In the past, the typical circus was held within an oval or circular showground with tiered seating often flanking the edges. Other circuses performed under a large tent, but in Rome, an open-air stadium served as the arena where an array of public exhibitions took place. Horse races, staged battles, equestrian shows, and chariot competitions unfolded, as spectators cheered and embraced this exhilarating form of entertainment.
Trained exotic animals wowed the crowds, while jugglers and acrobats amused guests before the next battle or race commenced. The circus associated with Rome may have very well stemmed from the Egyptians’ display of exotic animals to the Greeks’ use of chariot racing as a popular form of entertainment.
Tiered seating ran parallel with the sides of the course, which created a crescent at the ends. People of rank were seating at the lower arrangements, while separate state boxes were offered to the host of the games and their friends. The circus in Ancient Rome also served as a significant event in history because it was the only public scene that allowed men and women to enjoy an event with one another.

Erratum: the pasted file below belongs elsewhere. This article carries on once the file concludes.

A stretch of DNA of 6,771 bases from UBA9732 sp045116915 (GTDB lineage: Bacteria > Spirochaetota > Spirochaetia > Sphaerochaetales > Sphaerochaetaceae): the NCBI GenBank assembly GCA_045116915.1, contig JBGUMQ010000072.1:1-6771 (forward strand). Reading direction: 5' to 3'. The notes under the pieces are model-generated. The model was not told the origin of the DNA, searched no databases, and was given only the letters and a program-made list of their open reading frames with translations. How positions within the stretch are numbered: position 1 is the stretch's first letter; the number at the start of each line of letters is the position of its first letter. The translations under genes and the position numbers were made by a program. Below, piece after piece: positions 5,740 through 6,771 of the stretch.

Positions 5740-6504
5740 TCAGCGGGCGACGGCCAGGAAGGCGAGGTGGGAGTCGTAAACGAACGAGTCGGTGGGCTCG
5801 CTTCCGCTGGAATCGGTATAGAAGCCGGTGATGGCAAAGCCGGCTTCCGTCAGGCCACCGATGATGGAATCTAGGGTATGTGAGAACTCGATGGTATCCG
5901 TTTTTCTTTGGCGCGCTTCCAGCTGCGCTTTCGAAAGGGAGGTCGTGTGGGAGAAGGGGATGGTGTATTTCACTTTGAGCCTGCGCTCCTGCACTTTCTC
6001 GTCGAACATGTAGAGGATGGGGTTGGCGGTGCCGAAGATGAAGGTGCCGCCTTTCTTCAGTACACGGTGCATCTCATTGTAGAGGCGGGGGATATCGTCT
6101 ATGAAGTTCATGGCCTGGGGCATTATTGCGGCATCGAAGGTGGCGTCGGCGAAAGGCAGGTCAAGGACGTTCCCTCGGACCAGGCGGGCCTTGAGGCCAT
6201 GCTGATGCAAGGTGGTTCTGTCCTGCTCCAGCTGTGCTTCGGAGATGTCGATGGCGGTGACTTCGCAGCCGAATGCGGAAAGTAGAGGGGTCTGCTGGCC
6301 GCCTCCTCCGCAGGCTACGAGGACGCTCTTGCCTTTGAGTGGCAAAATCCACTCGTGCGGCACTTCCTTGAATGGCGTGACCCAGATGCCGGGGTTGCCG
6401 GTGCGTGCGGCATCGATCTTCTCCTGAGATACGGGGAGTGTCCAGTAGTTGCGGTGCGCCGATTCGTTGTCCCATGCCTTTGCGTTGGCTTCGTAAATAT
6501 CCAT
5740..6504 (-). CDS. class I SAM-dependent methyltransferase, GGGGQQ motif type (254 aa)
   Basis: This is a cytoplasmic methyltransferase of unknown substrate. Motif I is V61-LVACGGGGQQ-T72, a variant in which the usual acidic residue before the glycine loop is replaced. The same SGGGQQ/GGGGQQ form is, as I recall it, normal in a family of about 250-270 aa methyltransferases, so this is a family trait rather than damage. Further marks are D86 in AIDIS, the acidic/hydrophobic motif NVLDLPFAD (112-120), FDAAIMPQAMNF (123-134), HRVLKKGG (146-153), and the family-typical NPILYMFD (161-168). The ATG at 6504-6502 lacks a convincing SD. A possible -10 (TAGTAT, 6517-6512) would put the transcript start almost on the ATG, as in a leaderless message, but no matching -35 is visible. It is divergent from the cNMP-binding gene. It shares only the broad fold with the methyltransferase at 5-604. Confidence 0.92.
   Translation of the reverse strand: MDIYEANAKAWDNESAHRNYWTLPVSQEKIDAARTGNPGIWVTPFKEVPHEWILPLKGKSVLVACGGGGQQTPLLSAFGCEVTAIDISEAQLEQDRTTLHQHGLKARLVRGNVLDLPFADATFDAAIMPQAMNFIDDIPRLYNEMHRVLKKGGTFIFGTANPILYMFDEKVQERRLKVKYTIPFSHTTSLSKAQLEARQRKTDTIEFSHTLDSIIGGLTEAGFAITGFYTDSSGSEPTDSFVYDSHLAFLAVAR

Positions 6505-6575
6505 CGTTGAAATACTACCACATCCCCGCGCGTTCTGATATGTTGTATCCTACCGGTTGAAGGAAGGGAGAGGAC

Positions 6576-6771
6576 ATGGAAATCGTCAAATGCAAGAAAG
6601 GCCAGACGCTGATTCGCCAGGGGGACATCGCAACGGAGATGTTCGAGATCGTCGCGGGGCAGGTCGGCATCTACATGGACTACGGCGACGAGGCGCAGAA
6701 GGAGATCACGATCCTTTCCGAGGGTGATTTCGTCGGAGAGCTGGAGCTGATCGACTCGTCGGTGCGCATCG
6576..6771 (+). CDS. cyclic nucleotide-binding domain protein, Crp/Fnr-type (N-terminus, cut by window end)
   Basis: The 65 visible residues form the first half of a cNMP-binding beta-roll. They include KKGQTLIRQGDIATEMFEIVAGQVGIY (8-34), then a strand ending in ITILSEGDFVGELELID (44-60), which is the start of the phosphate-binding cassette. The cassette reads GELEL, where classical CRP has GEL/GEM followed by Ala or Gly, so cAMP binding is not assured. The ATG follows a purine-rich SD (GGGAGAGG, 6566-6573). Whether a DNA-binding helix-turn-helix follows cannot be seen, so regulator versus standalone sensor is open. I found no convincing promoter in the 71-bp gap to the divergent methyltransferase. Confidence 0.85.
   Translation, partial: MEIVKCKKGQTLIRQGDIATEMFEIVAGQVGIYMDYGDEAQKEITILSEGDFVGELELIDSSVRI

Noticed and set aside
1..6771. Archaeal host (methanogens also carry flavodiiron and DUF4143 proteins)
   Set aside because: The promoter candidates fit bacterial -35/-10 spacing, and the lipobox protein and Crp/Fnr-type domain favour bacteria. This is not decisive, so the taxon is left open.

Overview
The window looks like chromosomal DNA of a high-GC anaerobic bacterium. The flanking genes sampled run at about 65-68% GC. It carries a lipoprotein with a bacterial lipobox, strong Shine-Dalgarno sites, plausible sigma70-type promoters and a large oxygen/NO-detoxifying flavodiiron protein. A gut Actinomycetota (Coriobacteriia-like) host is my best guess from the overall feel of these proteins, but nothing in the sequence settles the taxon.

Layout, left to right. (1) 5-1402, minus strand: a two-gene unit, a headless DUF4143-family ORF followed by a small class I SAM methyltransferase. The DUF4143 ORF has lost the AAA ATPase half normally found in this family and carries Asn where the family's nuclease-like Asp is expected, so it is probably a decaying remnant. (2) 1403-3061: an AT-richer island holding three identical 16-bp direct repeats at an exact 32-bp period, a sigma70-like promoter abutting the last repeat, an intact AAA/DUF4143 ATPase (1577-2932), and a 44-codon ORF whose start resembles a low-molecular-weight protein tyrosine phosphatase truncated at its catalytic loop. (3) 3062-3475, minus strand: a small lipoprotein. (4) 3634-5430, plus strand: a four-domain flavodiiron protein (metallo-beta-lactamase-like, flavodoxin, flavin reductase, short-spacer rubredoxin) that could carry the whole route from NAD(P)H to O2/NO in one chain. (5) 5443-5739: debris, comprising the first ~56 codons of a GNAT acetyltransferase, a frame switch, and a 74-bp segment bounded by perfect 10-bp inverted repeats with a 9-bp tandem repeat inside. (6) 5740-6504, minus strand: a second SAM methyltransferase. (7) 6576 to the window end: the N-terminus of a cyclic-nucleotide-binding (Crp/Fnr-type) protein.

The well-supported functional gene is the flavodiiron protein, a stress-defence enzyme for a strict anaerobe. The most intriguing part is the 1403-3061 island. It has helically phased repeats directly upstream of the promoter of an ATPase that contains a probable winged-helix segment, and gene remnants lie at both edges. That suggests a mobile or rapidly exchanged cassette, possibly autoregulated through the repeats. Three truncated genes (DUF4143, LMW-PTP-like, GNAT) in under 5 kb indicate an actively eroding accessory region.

The first circus established in Rome was called the Circus Maximus, which was situated in a valley between the Palatine and Aventine hills. Additional circuses in Rome flourished, including the Circus Flaminius, the Circus Neronis, and the Circus of Maxentius.
After the fall of Rome took place, Europe was at a loss when it came to possessing a defined circus. Wandering showmen traveled about the continent, but the allure of the original Roman circus was lost as animal trainers and performers peddled their talents between towns and at local festivals.